Carbon Sequestration Options for the Corangamite Region - Native Vegetation
The Corangamite CMA has identified and prioritised areas of the region suitable for a variety of carbon sequestration types. Traditionally, revegetation would be the main carbon sequestration option for the region, however, new and alternative options such as blue carbon and soil carbon present additional opportunities for both protecting and enhancing existing natural assets and as additional income, especially for land managers. This section explores the carbon sequestration options available to the region. Priority has been given to options addressing other NRM benefits such as habitat protection and connectivity, water quality and soil stabilisation. Modelling for determining carbon sequestration priorities e.g. enhancement and revegetation, has been done by Wimmera CMA, in partnership with a number of other CMAs, including Corangamite.
Enhancing native vegetation through natural regeneration is a recognised method for promoting carbon sequestration under the Australian Government’s Emissions Reduction Fund (ERF).
It is often the most efficient and cost effective, especially when compared to standard revegetation practices and other carbon sequestration activities. Natural regeneration can be encouraged through reducing current threatening processes such as over grazing and environmental weeds, and/or increasing processes such as additional plantings and restoring natural fire or flooding regimes.
Many of the region’s Ecological Vegetation Classes (EVCs) respond well to natural regeneration. Examples include most communities in the Otways, floodplain woodlands along many of the region’s waterways and native grasslands on the basalt plains.
Regional priorities for natural regeneration for carbon sequestration purposes will be assessed on a site-by-site basis. Other factors such as the type and/or quality of vegetation community, its conservation status as well as other NRM benefits e.g. river protection, should always be considered when priotising sites for carbon sequestration purposes.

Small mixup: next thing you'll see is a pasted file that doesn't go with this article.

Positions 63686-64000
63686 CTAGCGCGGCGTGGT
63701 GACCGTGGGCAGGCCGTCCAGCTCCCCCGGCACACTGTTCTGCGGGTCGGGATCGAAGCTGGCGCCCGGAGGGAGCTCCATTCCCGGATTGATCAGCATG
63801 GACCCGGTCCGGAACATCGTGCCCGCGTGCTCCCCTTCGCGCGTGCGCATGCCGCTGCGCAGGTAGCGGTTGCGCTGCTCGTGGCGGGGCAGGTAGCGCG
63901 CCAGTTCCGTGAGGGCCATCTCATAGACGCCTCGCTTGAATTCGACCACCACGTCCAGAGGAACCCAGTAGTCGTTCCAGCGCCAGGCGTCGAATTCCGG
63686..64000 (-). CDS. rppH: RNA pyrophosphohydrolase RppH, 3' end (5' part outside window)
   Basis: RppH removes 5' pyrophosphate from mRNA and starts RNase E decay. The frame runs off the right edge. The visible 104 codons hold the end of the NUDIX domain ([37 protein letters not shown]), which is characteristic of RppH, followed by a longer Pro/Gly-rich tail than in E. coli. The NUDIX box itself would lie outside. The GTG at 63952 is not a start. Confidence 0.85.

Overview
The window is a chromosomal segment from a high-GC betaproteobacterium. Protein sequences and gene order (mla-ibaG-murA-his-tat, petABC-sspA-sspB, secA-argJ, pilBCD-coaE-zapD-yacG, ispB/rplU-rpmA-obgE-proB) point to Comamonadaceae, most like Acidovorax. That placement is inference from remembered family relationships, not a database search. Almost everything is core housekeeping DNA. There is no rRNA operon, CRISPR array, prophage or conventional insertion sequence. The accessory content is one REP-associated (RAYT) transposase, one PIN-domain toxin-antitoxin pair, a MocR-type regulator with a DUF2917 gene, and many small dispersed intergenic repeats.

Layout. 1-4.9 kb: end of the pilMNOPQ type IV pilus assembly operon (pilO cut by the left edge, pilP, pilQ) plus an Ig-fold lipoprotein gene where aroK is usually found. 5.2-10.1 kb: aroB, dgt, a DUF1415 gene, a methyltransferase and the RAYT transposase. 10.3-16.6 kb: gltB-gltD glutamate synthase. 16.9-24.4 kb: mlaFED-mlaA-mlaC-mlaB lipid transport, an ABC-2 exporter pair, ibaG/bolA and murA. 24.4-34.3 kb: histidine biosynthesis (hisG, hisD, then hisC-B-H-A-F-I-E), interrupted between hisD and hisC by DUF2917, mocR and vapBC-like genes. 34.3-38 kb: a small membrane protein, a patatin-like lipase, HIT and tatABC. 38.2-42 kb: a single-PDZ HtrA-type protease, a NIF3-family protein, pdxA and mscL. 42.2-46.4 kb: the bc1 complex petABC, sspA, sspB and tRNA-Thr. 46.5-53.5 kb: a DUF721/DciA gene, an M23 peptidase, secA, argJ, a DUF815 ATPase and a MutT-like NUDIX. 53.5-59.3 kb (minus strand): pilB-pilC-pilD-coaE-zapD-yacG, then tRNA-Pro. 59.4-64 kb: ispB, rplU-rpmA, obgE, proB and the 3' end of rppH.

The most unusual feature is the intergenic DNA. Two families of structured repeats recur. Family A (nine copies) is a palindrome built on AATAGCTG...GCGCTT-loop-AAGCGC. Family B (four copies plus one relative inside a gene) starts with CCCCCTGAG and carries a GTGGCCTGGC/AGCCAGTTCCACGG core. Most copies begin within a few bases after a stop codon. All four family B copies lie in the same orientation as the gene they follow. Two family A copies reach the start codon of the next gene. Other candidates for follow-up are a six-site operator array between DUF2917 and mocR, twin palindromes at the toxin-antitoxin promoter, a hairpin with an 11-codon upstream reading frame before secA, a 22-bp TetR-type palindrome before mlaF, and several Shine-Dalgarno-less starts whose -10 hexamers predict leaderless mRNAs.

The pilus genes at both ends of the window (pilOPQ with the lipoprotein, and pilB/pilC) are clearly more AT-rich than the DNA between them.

Farm forestry is another form of carbon sequestration activity already being implemented in many parts of the region. In addition, carbon sequestration, farm forestry provides a future source of timber. This places less pressure on existing remnant areas of vegetation on roadsides and private land as firewood sources. For example, indigenous tree species such as Messmate (Eucalyptus obliqua), can be incorporated into farm forestry plantings that have the dual benefits of biodiversity and commercial value, e.g. for sawn timber or firewood. Farm forestry can also act as a buffer to fragmented vegetation and a way to broaden the appeal of biodiverse plantations on private land.
Regional priorities for farm forestry should be assessed on a site-by-site basis, with other NRM benefits used to prioritise potential sites.
Terrestrial carbon sequestration priorities
Revegetation is another recognised method of encouraging carbon sequestration through the Australian Government’s ERF.
Revegetation, through biodiverse plantings, has many other NRM benefits, and is one of the most effective ways to make many of the region’s landscapes more resilient to climate change. Mainly through buffering existing remnants, protecting riparian areas and reducing existing threatening processes such as soil erosion. Revegetation can also increase connectivity i.e. buffers, corridors, stepping stones, between existing areas of fauna habitat, and create refugia. This will be important as the region’s climate changes and some fauna in existing locations need to move to more favourable areas.
Species selection for revegetation programs will reflect what is currently being planted now, i.e. species indigenous to the area. With projected changes to the region’s climate, there is an expectation existing plant species will need to be replaced with species that are more suitable to a warmer, drier climate. Feedback from the native vegetation REP workshop discussed this potential need, however, it was determined that EVCs are quite resilient in their own right, and while some may lose certain species, there is no requirement to replace indigenous species with those that may be deemed more appropriate under a changing climate.
Similar to the carbon sequestration methods already mentioned, regional priorities for revegetation for carbon sequestration purposes should also be assessed on a site-by-site basis, with other NRM benefits being used to help prioritise potential sites. Areas highlighted has high regional priorities include areas of high carbon sequestration potential, combined with other NRM benefits such as buffering and linking fragmented remnant vegetation, and should be used as a guide only. The region has an estimated total of 120,751 hectares, or 9% of the region, which can be categorised as high priority areas of potential revegetation for carbon sequestration and which also address other NRM benefits.
More information on carbon sequestration options using native vegetation can be found on the South West Climate Change Portal at www.swclimatechange.com.au